Another fascinating moment in the movie is when some scientists on the island play recordings of the sounds the local seals make underwater. The seals themselves steal some scenes from the human actors as they lie back lazily in the sun and look too tired to get up and acknowledge anybody. The underwater sounds of the seals sound so unreal, and you cannot help but feel that they are all computer generated. But they are indeed the real thing, and you experience the sounds along with Werner and the scientists as they put their ears down to the ground and take it all in. It’s an amazing moment in the film.

The other thing I really loved about this movie was how it was just not another average science documentary with a lot of talking heads telling you all the things you need to know about the environments that they are studying. There is science talk throughout the movie which is fine, but Herzog also looks at the individual personalities that he comes in contact with throughout his journey. Along with Herzog, you also wonder what could make all these people come to one of the most isolated places on the face of the earth, and how they stay there for so long. This makes “Encounters at the End of the World” all the more interesting to watch.

Among the people that Herzog meets throughout the journey are a philosopher who has a great quote at the end of the movie of how the universe is looking at itself through our eyes, and how we give life to everything in the way we view it. We meet one of the scuba divers who has a pensive moment where he takes in the fact that this is the last dive he will be making. One of the most powerful moments is when Werner meets up with a Russian who had escaped the Soviet Union after the fall of the Iron Curtain, and he almost loses it emotionally when he tries to describe how bad it was when he left. We also see that he has an escape plan at the ready with a big pack of supplies in case he needs to flee once again.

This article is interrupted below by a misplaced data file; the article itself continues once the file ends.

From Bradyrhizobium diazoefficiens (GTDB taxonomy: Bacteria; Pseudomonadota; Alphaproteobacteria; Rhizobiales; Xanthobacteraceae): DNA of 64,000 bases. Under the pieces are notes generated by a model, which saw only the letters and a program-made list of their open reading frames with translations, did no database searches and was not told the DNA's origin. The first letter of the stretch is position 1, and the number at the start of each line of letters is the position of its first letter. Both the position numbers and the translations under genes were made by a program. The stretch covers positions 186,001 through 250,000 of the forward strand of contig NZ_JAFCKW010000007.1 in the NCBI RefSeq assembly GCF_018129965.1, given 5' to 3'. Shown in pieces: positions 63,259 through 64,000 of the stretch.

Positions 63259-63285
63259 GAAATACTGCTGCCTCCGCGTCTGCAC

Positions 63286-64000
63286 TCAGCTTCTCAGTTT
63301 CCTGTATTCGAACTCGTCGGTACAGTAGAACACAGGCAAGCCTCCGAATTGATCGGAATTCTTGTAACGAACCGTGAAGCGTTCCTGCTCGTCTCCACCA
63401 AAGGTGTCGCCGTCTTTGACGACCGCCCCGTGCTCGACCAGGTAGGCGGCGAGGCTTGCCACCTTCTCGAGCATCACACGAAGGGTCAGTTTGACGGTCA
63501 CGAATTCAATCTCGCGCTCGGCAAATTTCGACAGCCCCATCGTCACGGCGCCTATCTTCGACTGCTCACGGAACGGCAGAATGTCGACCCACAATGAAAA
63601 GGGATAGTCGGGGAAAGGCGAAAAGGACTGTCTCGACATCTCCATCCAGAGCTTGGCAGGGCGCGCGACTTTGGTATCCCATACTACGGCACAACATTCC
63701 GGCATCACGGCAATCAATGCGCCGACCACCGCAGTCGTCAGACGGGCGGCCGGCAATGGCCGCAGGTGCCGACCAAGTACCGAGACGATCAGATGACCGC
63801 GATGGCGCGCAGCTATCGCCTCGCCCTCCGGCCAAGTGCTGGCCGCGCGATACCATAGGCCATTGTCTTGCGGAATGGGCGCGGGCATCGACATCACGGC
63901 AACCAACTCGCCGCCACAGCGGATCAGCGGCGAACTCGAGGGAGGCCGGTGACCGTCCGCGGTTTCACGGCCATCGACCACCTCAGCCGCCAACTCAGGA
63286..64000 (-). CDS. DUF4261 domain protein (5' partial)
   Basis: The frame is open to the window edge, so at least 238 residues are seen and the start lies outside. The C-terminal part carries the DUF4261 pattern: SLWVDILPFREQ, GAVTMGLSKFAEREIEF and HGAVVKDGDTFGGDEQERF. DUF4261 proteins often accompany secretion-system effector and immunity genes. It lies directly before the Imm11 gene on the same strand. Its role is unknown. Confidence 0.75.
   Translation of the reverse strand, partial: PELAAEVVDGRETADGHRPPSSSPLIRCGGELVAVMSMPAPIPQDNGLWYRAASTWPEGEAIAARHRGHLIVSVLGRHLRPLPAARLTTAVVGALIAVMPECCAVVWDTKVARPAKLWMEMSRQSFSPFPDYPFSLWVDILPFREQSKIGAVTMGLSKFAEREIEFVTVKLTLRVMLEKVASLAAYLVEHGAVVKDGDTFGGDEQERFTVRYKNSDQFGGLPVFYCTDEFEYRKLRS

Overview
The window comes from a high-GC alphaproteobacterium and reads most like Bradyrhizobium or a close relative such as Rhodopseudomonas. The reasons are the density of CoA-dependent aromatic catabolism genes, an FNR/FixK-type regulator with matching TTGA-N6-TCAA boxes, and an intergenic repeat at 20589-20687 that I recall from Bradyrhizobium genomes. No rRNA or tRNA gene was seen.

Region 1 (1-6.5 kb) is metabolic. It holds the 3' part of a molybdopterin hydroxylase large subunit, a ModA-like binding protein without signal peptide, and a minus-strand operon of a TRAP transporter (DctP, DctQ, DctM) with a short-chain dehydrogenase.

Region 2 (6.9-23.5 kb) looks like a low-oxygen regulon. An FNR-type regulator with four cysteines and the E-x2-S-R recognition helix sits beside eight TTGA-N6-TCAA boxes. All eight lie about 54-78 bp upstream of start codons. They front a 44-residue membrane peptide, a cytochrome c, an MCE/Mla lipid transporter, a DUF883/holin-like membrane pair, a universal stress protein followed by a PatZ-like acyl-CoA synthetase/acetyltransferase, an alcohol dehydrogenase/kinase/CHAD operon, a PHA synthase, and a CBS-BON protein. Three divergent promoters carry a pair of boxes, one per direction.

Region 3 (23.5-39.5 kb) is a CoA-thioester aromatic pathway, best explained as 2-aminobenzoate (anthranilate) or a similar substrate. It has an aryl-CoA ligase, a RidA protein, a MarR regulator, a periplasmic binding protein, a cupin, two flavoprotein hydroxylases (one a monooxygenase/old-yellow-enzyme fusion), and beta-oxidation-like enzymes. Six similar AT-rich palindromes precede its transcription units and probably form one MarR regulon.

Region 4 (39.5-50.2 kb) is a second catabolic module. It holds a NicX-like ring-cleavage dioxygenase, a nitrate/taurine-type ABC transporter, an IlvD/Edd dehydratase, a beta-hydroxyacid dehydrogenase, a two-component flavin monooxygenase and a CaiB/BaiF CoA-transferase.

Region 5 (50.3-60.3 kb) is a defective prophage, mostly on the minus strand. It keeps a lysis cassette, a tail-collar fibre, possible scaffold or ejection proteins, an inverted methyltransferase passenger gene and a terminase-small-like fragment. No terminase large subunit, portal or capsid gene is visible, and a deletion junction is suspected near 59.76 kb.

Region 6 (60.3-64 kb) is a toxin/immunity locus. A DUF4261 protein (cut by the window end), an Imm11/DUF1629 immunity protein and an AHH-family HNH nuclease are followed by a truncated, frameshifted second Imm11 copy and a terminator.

There are a couple of other people that documentary that just talk and talk about themselves and the adventures they have been on. Herzog cuts them off in his narration and says:

“To make a long story short…”

The documentary does have a bleak view of the future of humanity, and the scientists are fully aware of this as temperatures continue to rise, and the ice will eventually melt way off into the future. This is also shown as we see a group of scientists sitting around watching “Them,” a 50’s B-movie about radioactive ants that have grown to an enormous size. It turns out to be one of many apocalyptic movies they show to each other each week. I wonder if they have ever gotten around to watching John Carpenter’s “The Thing.” That’s what I used to think of when someone mentions Antarctica.

At the center of this movie is not just Antarctica, but Herzog himself. His narration throughout could have been annoying in a grandstanding way, but it serves to illuminate what a funny and interesting person he is. Clearly, he is attracted to madness in various forms throughout the world as is shown here and previously in “Grizzly Man.” I imagine that this is a big theme in all of his movies. We discover all there is to see through his eyes, and of how he views the beauty of the ice and how it forms. It does make me want to see more of his movies.

“Encounters at the End of the World” is currently in limited release, but I doubt that it will go beyond that to a wider release. This movie will most likely find its audience on DVD, and I imagine it will be an incredible viewing experience on Blu-Ray. Just remember what one of the men out there said in the movie and remember it always:

“Global warming is real.”

**** out of ****